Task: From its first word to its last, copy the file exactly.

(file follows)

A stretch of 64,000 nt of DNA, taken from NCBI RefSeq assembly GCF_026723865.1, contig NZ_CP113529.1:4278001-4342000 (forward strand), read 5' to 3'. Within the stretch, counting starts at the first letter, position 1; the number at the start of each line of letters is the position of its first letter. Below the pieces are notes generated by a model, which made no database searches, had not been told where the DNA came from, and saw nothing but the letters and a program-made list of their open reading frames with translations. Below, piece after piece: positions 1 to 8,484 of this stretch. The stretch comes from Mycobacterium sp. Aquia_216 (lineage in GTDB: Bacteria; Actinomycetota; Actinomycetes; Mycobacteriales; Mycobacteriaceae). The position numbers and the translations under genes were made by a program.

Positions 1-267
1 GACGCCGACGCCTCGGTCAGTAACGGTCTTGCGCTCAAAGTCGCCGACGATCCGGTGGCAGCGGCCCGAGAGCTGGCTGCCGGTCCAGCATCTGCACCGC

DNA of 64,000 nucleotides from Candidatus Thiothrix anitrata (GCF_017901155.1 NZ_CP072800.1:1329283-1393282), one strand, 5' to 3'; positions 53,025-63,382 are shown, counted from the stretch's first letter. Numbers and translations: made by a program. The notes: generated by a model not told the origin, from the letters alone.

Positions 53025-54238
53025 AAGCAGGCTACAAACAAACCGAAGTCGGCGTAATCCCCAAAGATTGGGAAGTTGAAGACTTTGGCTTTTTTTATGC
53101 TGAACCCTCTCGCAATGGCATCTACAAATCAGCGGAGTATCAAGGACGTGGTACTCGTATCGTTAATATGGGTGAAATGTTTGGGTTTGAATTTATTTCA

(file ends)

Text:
A stretch of 64,000 nt of DNA, taken from NCBI RefSeq assembly GCF_026723865.1, contig NZ_CP113529.1:4278001-4342000 (forward strand), read 5' to 3'. Within the stretch, counting starts at the first letter, position 1; the number at the start of each line of letters is the position of its first letter. Below the pieces are notes generated by a model, which made no database searches, had not been told where the DNA came from, and saw nothing but the letters and a program-made list of their open reading frames with translations. Below, piece after piece: positions 1 to 8,484 of this stretch. The stretch comes from Mycobacterium sp. Aquia_216 (lineage in GTDB: Bacteria; Actinomycetota; Actinomycetes; Mycobacteriales; Mycobacteriaceae). The position numbers and the translations under genes were made by a program.

Positions 1-267
1 GACGCCGACGCCTCGGTCAGTAACGGTCTTGCGCTCAAAGTCGCCGACGATCCGGTGGCAGCGGCCCGAGAGCTGGCTGCCGGTCCAGCATCTGCACCGC

DNA of 64,000 nucleotides from Candidatus Thiothrix anitrata (GCF_017901155.1 NZ_CP072800.1:1329283-1393282), one strand, 5' to 3'; positions 53,025-63,382 are shown, counted from the stretch's first letter. Numbers and translations: made by a program. The notes: generated by a model not told the origin, from the letters alone.

Positions 53025-54238
53025 AAGCAGGCTACAAACAAACCGAAGTCGGCGTAATCCCCAAAGATTGGGAAGTTGAAGACTTTGGCTTTTTTTATGC
53101 TGAACCCTCTCGCAATGGCATCTACAAATCAGCGGAGTATCAAGGACGTGGTACTCGTATCGTTAATATGGGTGAAATGTTTGGGTTTGAATTTATTTCA